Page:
Bay Area initiative tremendous opportunity for Macau, Ho says

SJM Holdings Chair and Executive Director Daisy Ho gave the opening address at the G2E Asia gaming show on Tuesday, predicting a bright future for Macau as an integral part of China’s Greater Bay Area plan.

Ho, the daughter of Macau casino king Stanley Ho, also stressed her father’s legacy with a pointed reminder to a key rival that while Sands China may have built the Cotai Strip, it was Ho who built many elements of Macau’s infrastructure over the company’s 40-year monopoly on gaming, including the airport, the bridge, the ferry terminal, the Macau Tower and other developments.

“As one of our competitors famously pointed out, we built a strip, but Dr Ho built a city,” she said, referring to comments by Las Vegas Sands CEO Sheldon Adelson. “With the promulgation of the Greater Bay Area initiative, Macau is starting on a new historical phase and as this process unfolds Macau will become more integrated with the surrounding economy and more diversified.”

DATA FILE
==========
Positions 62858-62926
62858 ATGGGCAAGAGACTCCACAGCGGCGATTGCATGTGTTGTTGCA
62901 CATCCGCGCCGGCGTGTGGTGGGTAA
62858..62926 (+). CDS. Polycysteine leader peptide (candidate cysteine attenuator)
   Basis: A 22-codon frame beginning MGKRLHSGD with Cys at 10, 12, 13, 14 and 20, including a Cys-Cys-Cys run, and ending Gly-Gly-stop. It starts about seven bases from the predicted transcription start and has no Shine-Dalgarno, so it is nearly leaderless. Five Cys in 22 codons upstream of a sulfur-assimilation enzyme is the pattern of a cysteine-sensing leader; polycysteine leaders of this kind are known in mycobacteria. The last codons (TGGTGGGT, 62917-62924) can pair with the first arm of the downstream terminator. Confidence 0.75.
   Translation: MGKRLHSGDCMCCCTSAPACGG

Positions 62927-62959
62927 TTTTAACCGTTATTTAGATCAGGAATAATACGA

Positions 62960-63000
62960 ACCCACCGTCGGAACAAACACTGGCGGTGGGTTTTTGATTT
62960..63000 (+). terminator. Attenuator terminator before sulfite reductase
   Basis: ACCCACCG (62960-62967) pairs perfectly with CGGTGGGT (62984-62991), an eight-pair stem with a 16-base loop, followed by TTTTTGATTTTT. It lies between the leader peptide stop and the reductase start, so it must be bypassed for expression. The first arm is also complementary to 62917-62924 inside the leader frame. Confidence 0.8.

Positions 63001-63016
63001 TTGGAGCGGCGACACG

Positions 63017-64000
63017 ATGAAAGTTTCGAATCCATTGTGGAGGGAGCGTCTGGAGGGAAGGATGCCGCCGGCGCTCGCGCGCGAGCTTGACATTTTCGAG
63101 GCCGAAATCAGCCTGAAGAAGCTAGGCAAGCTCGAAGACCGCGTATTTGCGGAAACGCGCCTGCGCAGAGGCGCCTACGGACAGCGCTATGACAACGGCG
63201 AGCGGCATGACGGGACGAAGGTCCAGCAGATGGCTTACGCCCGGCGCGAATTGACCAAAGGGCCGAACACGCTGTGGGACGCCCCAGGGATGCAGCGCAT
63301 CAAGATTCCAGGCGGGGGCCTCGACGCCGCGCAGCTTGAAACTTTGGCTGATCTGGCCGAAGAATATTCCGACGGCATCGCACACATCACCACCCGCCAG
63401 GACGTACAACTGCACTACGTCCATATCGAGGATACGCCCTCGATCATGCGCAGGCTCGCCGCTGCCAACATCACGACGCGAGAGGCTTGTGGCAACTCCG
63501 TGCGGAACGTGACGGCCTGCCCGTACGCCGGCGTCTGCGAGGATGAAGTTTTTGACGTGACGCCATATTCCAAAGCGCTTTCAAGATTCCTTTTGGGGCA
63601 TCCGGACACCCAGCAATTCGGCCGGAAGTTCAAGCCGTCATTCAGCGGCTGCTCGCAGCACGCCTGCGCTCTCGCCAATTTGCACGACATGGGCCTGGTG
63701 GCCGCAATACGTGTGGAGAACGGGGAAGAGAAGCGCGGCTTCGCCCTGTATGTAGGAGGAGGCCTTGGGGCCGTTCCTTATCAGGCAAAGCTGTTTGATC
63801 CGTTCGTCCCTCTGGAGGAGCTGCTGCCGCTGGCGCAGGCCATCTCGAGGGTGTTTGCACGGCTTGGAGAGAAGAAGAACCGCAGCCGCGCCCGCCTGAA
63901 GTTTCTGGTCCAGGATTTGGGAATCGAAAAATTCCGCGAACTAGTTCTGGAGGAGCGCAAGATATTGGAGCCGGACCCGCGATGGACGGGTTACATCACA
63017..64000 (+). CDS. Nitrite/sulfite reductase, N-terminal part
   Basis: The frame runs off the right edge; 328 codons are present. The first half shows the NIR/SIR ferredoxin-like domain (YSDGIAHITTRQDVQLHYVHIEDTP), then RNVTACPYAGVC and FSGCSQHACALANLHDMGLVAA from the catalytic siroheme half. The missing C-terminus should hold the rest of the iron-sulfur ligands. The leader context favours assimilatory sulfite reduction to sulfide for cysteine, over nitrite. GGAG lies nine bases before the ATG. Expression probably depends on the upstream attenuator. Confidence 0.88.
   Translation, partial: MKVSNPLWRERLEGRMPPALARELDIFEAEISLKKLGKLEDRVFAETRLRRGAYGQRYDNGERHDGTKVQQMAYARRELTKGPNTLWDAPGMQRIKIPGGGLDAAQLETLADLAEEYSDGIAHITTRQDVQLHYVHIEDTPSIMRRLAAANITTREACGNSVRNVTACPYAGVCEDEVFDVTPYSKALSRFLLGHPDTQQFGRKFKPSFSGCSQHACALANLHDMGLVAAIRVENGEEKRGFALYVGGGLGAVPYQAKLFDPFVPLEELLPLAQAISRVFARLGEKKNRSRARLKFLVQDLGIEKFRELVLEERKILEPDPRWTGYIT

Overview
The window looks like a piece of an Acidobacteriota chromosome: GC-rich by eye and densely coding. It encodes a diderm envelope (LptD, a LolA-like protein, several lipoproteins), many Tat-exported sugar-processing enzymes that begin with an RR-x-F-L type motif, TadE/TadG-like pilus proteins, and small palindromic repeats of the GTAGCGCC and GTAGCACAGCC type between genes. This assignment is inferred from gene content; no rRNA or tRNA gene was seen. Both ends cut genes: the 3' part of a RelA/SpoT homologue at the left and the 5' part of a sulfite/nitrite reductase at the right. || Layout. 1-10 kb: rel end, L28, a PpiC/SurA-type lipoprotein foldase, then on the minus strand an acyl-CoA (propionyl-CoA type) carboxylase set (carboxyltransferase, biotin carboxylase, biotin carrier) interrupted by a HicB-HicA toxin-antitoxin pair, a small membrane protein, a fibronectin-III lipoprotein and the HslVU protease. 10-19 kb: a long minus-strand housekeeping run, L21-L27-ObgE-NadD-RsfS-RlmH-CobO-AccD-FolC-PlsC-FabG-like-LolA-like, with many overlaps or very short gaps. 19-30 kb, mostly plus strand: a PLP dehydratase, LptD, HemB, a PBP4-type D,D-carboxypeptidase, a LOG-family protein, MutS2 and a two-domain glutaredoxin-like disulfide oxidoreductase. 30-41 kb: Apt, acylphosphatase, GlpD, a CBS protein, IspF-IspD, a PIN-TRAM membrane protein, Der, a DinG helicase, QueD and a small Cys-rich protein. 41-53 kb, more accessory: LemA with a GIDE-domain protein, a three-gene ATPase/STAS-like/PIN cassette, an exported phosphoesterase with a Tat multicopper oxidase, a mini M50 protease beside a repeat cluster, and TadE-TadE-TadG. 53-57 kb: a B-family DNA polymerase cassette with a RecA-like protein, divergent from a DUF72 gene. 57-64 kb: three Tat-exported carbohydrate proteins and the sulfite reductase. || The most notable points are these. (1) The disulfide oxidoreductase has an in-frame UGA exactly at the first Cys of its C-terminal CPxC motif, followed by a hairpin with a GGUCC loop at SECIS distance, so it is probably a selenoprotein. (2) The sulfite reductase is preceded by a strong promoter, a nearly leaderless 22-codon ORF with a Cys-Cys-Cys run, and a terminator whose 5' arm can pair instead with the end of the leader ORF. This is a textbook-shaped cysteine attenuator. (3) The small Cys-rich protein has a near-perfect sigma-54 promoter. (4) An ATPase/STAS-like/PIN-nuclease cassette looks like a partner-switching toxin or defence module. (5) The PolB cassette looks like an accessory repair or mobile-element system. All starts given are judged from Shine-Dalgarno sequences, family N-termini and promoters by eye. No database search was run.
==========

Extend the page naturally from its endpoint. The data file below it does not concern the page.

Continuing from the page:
The Greater Bay Area initiative was launched in February with a view to creating an economic cluster incorporating incorporating 11 Chinese cities, including Hong Kong and Macau. Beijing sees the 56,000 square kilometre area as playing a significant strategic role in the country’s development and has been keen to foster positive media coverage of the development plan.

The area has a population of 70 million people, more than the U.K. and gross domestic product of some $1.6 trillion, or 12 percent of the total Chinese economy.

“This document puts Macau into the limelight as one of the bay area’s core cities,” she said, adding the plan is a “tremendous economic opportunity for Macau.”

Ho stressed Macau needs to build on its education institutions with a view to becoming a center of excellence for training in the hospitality industry. It also needs to focus on its brand as a point where east meets west.

Ho took the opportunity to showcase SJM’s new Cotai resort, the Lisboa Palace. The IR is scheduled to open towards the end of the year, though analysts at Bernstein suggest it is likely to be delayed until early 2020.

The  $4 billion project features a hotel designed by the late Karl Lagerfeld and another by the house of Versace.